The 4 directions are called, each direction representing one of the 4 elements common in western ritual. Earth, Air, Fire and Water represent body, emotion, intellect and the ego. The reason the 4 elements are invoked, and present on these 4 altars in a very concrete way, is to represent the different aspects of our lives, of our psyches, of our world. Having all 4 elements present in ritual encourages us to notice which elements are missing or challenging in our lives, and invites us to create a harmonious balance of all the elements. Then the goddess and or gods of the season are invited into worship. Because this is a UU worship, we light a chalice today instead of making those invocations. Some Neo-Pagan traditions are explicitly feminist, like those of Z. Budapest or StarHawk. They focus explicitly on the female aspect of the divine because western religion has been focused on male images of the divine for so long. As Starhawk says “you can’t change the balance on a teeter-totter by standing in the middle.” Those pagans who call both goddess and god are wanting to embody that balance, believing with the Juingians that all people have aspects of male and female in themselves, and we want to encourage balance and harmony between them.
Then, after some good energy has been raised, magic can be done. Now what do I mean by magic? Dion Fortune defines it as "the art of changing consciousness at will." In Spiral Dance Starhawk writes “ A spell in a symbolic act done … in order to cause a desired change. To cast a spell is to project energy through a symbol. But the symbols are too often mistake for the spell. ‘Burn a green candle to attract money,’ we are told. The candle itself, however, does nothing. It is merely a lens, an object of focus, a mnemonic devise, the ‘thing’ that embodies our idea. Props may be useful but it is the mind that works magic.” or as Louise Bunn, the author of our Paganism 101 curriculum says “Magic is the art of manipulating symbols in order to affect a change in consciousness – to achieve results that are substantially psychological in nature.” We did that with our bulbs this morning, using them as a concrete reminder of change we want to see in our lives. Now not every time a pagan casts a circle are they planning to do magic. Some Pagans only do ritual to celebrate Pagans also celebrate the cycles and seasons. They celebrate the cycles of the moon, the cycles of life and the changing of the seasons marked by the 8 Sabbaths.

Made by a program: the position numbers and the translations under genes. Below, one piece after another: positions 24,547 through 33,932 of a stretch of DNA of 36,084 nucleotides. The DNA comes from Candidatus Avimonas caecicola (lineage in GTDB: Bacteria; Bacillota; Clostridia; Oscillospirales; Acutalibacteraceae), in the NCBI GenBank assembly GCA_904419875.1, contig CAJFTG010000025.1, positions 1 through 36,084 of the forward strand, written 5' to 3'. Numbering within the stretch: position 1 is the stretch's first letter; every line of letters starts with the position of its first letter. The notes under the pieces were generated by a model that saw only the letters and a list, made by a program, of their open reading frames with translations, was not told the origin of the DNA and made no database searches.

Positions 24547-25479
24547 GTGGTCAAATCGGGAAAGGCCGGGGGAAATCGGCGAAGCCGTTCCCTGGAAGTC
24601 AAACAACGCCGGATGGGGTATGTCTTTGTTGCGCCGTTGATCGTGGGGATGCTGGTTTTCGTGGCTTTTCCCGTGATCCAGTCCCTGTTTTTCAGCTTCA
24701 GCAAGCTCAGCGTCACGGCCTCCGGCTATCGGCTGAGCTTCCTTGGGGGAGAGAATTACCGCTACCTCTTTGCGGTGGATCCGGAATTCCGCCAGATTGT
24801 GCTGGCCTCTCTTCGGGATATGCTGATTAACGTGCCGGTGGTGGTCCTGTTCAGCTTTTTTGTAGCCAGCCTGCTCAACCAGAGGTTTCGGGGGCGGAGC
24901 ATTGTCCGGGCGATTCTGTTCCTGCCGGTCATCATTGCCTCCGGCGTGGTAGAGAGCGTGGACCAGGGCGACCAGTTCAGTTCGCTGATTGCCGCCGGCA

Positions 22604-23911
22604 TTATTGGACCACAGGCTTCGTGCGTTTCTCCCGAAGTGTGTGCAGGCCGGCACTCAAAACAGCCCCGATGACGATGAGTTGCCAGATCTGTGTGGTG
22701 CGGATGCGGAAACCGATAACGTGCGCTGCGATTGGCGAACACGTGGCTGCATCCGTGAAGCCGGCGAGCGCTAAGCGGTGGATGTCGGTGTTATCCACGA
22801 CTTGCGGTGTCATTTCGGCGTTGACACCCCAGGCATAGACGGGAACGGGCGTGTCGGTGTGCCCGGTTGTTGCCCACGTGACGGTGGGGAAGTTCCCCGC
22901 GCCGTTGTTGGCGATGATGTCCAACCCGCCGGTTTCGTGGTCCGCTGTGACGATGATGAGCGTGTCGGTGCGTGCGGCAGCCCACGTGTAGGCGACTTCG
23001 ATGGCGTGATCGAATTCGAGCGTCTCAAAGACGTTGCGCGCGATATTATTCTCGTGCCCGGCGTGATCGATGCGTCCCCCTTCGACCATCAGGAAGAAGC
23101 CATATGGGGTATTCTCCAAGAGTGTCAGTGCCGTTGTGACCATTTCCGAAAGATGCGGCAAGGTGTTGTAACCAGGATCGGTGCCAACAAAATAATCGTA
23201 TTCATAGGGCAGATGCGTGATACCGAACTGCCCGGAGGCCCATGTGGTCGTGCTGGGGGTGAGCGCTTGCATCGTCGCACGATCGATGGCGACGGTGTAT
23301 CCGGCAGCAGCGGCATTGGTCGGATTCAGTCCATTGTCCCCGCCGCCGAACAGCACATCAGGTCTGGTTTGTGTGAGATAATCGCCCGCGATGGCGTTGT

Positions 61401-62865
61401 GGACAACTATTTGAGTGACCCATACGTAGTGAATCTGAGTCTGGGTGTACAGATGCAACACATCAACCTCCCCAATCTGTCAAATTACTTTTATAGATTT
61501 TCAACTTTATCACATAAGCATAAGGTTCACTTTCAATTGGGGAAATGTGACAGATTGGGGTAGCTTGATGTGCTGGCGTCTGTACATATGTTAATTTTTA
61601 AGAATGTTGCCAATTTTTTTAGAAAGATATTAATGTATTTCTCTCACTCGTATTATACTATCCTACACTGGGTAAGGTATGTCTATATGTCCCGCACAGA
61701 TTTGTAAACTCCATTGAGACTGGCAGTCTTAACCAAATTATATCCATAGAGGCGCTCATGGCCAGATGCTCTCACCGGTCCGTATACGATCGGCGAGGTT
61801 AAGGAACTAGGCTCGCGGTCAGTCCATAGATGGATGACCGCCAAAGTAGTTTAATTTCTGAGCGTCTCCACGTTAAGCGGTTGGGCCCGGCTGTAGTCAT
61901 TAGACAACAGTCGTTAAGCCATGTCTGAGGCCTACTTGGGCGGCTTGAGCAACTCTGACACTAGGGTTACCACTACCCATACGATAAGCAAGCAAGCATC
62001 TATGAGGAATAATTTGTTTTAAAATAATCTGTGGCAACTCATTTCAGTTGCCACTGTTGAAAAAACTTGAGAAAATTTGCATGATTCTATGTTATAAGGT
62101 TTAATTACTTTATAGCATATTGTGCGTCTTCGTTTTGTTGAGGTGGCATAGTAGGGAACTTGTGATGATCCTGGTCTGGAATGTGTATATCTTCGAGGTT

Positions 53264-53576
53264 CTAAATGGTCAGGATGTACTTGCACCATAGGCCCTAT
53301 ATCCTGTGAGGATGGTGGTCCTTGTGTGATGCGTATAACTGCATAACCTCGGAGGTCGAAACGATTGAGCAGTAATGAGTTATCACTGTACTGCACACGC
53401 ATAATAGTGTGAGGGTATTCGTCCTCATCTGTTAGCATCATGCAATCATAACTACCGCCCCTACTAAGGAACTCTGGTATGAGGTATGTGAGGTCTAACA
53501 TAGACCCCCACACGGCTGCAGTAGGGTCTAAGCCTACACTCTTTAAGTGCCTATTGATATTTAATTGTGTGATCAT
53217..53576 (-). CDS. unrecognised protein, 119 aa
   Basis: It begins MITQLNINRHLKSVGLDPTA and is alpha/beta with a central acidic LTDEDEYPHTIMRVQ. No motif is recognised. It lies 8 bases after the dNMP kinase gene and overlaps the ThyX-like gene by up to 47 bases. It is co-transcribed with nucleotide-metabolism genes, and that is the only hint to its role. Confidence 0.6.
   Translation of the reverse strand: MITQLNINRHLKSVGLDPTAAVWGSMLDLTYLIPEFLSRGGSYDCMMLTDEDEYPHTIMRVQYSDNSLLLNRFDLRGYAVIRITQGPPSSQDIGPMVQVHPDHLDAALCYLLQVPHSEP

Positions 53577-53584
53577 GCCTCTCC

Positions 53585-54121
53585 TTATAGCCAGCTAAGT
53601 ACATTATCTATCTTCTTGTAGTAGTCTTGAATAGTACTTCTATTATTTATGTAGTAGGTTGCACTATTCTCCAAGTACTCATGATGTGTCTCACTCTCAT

The pagan calendar focuses on the cycles of the sun. The winter and summer solstice, the fall and spring equinox, and the 4 holidays that celebrate the halfway points between solstice and equinox called the “cross-quarters” Halloween is one such cross-quarter holiday. When I wanted to explore paganism more deeply, the first thing I did was to put all the Sabbaths on my calendar, and make an attempt to have a seasonal altar for each of the 8 holidays, and to observe each even if at was only in a minor way. StarHawk, in her newest book “The Earth Path” recommends a practice I love- just carefully noticing the change of the seasons, and noticing how the seasons vary year to year. So, for example, each of us could take a moment today outside to look, listen, smell, feel all the changes spring equinox has brought this year. This is a wonderful way to celebrate the Sabbath. As a person who comes to paganism through a desire to feel closer to the earth, this has been a powerful practice to me. Each year as the cycle comes round again, I feel like I learn something new about the seasons. We celebrated Spring Equinox with crocuses and bulbs, because this is the reality of this place, this season; there are crocuses splashing color all over our dismal landscape right at this very moment. And now is the time of first planting, so we will plant these Gladiola bulbs which can go into the ground while it is still cold and not be destroyed by a late frost and which we hope will bring color to our church as the seasons change.
After the central celebration of the ritual is finished, pagans ground the extra energy they have raised back into the earth. You can do this by touching the ground to send it back, or some do it by eating and drinking together. Then very carefully you say a respectful goodbye to all those you have invited into your circle, so there is a lovely symmetry to the ritual.
Now it warns on the CUUPS website, that UU pagans are not quite like other pagans. We are, at the heart, Unitarian Universalists. And within this movement, Pagans are a minority tradition. Some UU churches are open to paganism, and some UUs are afraid that Paganism seems superstitious. We are a movement that is so based in reason, so grounded in science and logic, that some have trouble imaging how paganism could harmonize with our tradition. But all our UU congregations have as a source of our living tradition the "Spiritual teachings of earth-centered traditions which celebrate the sacred circle of life and instruct us to live in harmony with the rhythms of nature." There are many sources of wisdom that we can call upon in our search for truth and meaning, that we call on to help us lead lives of justice equity and compassion, and we are “grateful for the religious pluralism which enriches and ennobles our faith, we are inspired to deepen our understating and expand our vision.” May we be open to all the earth centered traditions that offer some new insight or balance in our own lives, or some new inspiration for living in right relationship with our world.